The youth-skewing network is going decidedly broader this season, with not a single Gossip Girl-style contemporary soap among its eight drama orders. Instead, Mark Pedowitz continues to embrace his affinity for sci-fi offerings that have served The CW well this season (Arrow, Supernatural), adding potential hours, including The Hundred, Oxygen, a remake of The Tomorrow People from Greg Berlanti and Julie Plec, as well as a spinoff of The Vampire Diaries.
Dramas: eight (even vs. 2012)
Series orders 2012: five
ABC Studios: 19, including two off-net sales (six picked up to series in 2012)
CBS Television Studios: 18 (seven picked up to series in 2012)
20th Television: 18, including 10 off-net sales (five picked up to series in 2012)
Universal Television: 16, including one off-net sale (eight picked up to series in 2012)
Warner Bros. Television: 16 (nine picked up to series in 2012)
Sony Pictures Television: 15 (five picked up to series in 2012)
Lionsgate TV: one (two picked up to series in 2012)
Foreign adaptations: 12 (seven British, three Israeli, one Argentinean, one Australian)
Book adaptations: 11 (including two from comic book properties The Sixth Gun and S.H.I.E.L.D.)
Semi-autobiographical: eight (Jim Gaffigan, Joe Port/Joe Wiseman, John Leguizamo, Kevin Biegel, DJ Nash, Adam F. Goldberg, John Mulaney, Michael J. Fox)
Film remake: two (About a Boy, Bad Teacher)
Blog adaptation: one (To My Assistant)
Book sequel: one (Wonderland)
Film sequel: one (Beverly Hills Cop)
Historical adaptation: one (Hatfields vs. McCoys)
Play adaptation: one (Assistance)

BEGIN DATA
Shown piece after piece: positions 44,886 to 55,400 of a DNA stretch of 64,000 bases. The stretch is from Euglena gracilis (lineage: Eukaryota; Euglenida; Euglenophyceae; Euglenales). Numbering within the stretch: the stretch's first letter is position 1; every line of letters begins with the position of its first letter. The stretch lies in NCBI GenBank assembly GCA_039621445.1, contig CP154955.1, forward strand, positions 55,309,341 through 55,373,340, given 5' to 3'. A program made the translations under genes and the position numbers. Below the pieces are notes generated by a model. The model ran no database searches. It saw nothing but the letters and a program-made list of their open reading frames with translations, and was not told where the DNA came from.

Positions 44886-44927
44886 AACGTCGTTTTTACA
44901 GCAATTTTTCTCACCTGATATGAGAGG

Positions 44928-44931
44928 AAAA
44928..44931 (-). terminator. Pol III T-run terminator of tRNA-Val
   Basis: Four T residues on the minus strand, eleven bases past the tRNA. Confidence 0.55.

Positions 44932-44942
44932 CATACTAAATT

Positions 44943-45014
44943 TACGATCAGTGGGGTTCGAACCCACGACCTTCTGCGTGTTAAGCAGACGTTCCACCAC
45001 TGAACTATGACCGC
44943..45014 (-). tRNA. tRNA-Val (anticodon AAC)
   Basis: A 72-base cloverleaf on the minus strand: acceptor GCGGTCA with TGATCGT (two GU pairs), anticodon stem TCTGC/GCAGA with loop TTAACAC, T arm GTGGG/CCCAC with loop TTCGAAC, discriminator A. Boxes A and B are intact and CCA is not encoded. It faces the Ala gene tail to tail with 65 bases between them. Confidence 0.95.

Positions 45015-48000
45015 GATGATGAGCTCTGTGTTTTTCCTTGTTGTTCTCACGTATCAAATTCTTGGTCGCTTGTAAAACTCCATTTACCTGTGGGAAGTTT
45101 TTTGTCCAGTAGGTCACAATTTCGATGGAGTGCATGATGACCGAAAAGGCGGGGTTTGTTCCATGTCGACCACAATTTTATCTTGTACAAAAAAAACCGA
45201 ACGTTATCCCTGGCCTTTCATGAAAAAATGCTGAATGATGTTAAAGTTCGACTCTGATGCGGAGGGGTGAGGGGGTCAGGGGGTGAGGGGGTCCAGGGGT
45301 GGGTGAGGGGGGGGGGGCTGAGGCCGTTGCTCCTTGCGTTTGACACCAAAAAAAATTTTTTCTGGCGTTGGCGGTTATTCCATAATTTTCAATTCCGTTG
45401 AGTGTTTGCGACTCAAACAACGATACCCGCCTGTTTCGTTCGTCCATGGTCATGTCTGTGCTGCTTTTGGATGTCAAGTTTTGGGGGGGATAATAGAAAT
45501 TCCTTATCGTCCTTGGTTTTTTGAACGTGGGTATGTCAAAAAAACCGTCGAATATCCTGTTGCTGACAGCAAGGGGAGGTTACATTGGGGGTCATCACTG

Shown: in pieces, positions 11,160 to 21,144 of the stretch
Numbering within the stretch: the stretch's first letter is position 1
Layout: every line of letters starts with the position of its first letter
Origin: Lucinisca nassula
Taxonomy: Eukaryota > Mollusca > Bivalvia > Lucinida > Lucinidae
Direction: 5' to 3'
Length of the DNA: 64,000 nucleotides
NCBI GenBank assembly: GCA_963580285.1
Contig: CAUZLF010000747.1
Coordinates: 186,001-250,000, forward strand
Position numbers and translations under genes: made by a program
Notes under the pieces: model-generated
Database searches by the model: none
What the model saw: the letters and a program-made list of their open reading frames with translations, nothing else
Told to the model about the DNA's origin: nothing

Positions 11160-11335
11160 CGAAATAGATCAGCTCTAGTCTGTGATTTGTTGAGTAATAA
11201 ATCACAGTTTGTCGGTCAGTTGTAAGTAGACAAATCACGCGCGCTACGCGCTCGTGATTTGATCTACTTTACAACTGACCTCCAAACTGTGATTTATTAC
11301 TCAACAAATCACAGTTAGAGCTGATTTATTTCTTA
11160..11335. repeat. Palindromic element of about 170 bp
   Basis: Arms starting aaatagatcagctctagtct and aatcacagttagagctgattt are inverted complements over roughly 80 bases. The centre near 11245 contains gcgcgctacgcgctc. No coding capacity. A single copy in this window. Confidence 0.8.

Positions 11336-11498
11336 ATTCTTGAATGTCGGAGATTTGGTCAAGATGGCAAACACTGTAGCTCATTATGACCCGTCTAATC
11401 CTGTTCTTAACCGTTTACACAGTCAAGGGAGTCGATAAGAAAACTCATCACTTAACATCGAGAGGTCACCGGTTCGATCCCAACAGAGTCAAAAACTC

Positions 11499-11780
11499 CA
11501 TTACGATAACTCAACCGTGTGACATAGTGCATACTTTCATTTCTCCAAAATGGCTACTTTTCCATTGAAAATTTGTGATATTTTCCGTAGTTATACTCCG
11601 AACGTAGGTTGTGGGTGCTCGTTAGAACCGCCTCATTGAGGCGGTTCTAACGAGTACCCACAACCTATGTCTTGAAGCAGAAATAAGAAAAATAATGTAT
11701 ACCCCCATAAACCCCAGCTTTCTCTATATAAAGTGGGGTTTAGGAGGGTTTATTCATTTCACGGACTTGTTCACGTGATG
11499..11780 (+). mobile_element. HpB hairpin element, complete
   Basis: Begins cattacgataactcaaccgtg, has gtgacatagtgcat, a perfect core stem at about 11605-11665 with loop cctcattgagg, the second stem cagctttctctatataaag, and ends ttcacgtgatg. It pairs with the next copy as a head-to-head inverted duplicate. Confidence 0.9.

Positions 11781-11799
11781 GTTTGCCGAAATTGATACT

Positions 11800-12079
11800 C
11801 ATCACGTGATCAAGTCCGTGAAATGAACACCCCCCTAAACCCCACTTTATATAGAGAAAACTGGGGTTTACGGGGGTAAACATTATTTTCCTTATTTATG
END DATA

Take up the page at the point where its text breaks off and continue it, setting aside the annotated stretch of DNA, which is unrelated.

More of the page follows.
Ride adaptation: one (Big Thunder)
TV remake: one (Ironside)
24 -- Female-focused pilots. Of the tally, 10 are at ABC, plus CBS' Bad Teacher, NBC's Brenda Forever and The CW's Reign, which centers on Mary as the teen grew up to become Queen of Scots.
11 -- Cop, detective and robot police shows. Among them: ABC's Doubt, about a cop-turned-lawyer; CBS' Beverly Hills Cop update; Fox's high-concept robot cop drama from Fringe's J.H. Wyman; and Fox's untitled Mike Schur/Dan Goor comedy starring Andy Samberg.
Nine-- Number of pilots with the word "friends" in its logline or title. Among them: Friends With Better Lives, Friends and Family, Holding Patterns, Undateable and Super Fun Night, among others. (Fun fact: Writers/EPs from Friends also have three pilots set up this season.)
Nine -- Single-parent comedies, including CBS' Mom, NBC's About a Boy and untitled projects from the Cullen brothers, Greg Garcia, Tad Quill and Sean Hayes, the latter of which centers on a gay man whose 14-year-old daughter moves in with him after his ex-wife moves.
Five -- Law men (and women): ABC's Betrayal and Doubt, CBS' The Advocates and The Ordained and Fox's Greg Kinnear drama Rake all feature legal eagles.
Four -- Pilots with doctors in them, including ABC's Big Thunder, which follows a doc relocating to the famed frontier town; CBS' Jason Isaacs drama The Surgeon General; NBC's After Hours, which explores the late-shift crowd; and Hostages, which stars Toni Collette as a surgeon thrown into a political conspiracy.
Two -- Coma is the new black. Two pilots have leads who have been (or are currently in) comas: The CW's Blink features a father narrating the series from a comatose state, while NBC's Girlfriend in a Coma stars Christina Ricci as a woman who wakes up to find out she has a teenage daughter (Miranda Cosgrove) from a pregnancy she didn't know about.
Two -- Assistants are getting their due. Two pilots, Fox's To My Assistance and NBC's Assistance put the spotlight on those who keep the chaos organized.